• New Jersey University Hospital. On June 9, 2009, the Department of Justice announced that the University of Medicine and Dentistry of New Jersey agreed to a $2 million settlement to resolve civil False Claims Act allegations that its hospital defrauded Medicaid. The University Hospital is alleged to have submitted duplicate claims for payment to Medicaid for outpatient physician services that were also being billed by the treating physicians themselves. The whistleblower who initiated the lawsuit will receive $801,000.
  • Alta College. On April 20, 2009, Alta College entered a $7 million False Claims Act settlement to resolve allegations that the college made false representations to receive federal student financial aid. Specifically, the whistleblower asserted that Alta College misrepresented that it met Texas state licensing requirements related to (a) state job-placement reporting and (b) program compliance with professional license requirements. The whistleblower who initiated the lawsuit will receive $1.19 million.
  • Cornell University, Weill Medical College. On March6, 2009, the Department of Justice and Weill Medical College of Cornell entered into a $2.6 million settlement involving allegations of false statements made to the National Institutes of Health and the Department of Defense in connection with Weill’s federal grant applications. An investigator with Weill allegedly failed to disclose the full extent of her various active research projects, depriving the government of its ability to assess the investigator’s ability to perform the projects described in the grant application. Weill allegedly knew, or should have known, that this investigator failed to fully disclose her active research projects because the totality of her research commitments exceeded 100 percent of her available time.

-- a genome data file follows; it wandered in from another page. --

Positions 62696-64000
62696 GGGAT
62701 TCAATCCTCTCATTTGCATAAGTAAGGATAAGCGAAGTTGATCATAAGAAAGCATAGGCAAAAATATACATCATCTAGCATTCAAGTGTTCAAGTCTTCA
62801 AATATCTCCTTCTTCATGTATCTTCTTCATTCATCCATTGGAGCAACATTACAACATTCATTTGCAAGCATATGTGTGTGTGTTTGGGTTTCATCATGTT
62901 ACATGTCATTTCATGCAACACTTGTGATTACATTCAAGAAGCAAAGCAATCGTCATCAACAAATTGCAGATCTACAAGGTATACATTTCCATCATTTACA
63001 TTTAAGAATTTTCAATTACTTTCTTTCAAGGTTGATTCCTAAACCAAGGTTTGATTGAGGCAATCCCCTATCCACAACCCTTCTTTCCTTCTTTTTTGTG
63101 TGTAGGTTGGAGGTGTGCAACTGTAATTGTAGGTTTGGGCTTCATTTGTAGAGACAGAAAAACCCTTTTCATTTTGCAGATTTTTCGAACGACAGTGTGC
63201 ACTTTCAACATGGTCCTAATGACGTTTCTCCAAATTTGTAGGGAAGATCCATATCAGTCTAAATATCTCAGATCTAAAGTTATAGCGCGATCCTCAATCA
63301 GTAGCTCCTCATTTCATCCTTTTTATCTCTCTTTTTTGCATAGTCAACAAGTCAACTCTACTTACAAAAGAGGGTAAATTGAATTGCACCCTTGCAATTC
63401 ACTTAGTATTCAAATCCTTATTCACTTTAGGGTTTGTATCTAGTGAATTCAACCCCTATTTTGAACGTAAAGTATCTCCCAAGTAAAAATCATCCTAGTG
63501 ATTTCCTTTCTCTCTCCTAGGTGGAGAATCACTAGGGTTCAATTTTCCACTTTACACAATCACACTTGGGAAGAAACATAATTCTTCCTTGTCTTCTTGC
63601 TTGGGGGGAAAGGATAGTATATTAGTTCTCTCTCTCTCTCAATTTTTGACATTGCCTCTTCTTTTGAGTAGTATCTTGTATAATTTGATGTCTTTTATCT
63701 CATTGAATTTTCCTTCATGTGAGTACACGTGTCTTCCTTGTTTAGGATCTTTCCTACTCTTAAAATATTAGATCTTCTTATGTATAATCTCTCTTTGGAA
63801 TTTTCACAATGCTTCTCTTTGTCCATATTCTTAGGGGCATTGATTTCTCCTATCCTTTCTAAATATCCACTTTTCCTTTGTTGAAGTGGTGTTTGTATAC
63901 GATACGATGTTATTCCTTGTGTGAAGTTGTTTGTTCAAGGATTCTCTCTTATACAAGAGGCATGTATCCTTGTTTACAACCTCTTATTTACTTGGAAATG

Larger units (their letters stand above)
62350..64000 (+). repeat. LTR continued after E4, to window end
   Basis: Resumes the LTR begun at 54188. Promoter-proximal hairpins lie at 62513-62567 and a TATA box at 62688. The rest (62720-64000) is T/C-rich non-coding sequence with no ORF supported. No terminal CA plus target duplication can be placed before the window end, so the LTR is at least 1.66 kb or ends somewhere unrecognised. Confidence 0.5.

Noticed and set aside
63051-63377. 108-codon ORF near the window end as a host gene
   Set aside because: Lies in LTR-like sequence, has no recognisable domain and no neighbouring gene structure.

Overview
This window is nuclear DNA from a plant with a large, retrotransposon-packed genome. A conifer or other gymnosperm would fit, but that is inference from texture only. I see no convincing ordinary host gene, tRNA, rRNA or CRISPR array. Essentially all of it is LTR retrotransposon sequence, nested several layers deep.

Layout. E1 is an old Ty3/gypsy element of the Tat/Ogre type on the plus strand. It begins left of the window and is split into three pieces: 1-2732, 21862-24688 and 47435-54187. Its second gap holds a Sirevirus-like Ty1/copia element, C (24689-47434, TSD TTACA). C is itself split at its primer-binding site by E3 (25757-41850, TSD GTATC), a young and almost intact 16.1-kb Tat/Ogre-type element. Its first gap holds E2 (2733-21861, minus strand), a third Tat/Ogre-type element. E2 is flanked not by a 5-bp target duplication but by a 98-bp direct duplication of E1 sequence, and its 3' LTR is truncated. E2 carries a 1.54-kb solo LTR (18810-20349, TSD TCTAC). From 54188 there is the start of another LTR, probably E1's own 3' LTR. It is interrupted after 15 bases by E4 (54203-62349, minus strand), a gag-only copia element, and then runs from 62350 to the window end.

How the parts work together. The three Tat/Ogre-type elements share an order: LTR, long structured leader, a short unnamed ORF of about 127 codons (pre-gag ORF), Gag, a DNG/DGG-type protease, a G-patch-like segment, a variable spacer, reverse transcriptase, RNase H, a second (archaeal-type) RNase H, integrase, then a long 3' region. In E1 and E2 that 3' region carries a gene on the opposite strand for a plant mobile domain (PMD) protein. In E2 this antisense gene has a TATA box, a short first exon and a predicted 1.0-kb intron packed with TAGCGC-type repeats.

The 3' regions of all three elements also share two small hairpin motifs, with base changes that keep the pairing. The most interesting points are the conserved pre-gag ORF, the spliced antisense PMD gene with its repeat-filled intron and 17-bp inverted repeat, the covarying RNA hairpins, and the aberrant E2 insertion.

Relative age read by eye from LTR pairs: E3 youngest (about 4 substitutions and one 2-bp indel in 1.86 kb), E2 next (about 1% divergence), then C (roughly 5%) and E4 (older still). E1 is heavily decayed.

• Yale University. On December 23, 2008, Yale University agreed to pay $7.6 million to settle two types of allegations that it violated the False Claims Act in managing more than 6,000 federally funded research grants. The first set of allegations charged that some researchers improperly transferred unrelated costs to a federal grant account. The accounting transfers allegedly occurred when the federal grant was about to expire, and any unused funds were to be returned to the government. Secondly, the government alleged that researchers submitted false time and effort reports so that their “summer salaries” were improperly paid from federal grants. The researchers reportedly charged 100 percent of their summer effort to federal grants when, in fact, they expended significant effort on other unrelated work.
  • St. Louis University. On July 8, 2008, St. Louis University agreed to a $1 million settlement of a civil False Claims Act lawsuit which alleged that the University’s School of Public Health had defrauded the government by overstating the time certain faculty members were spending on grants received from the Centers for Disease Control and Prevention. The school allegedly failed to comply with federal requirements to maintain a system that accurately tracked hours that were spent on federal grant programs. The whistle-blower who initiated the claim was awarded $190,000.

These five cases demonstrate the potential traps for the unwary in tracking, accounting, and reporting federal funds, and the government’s growing commitment to strictly enforce regulations applicable to federally funded programs. FERA provides the government with an even bigger hammer.

Educational institutions receiving, using, or administering federal dollars face a substantial compliance challenge. Because of FERA, this challenge is even greater. Establishing pro-active, comprehensive and effective compliance policies and procedures to ensure that federal funds are appropriately used and distributed in accordance with the terms and conditions of the institutions’ grants, contracts, or other programs, is the best defense to claims that the institution “knowingly” or “recklessly” mishandled those funds.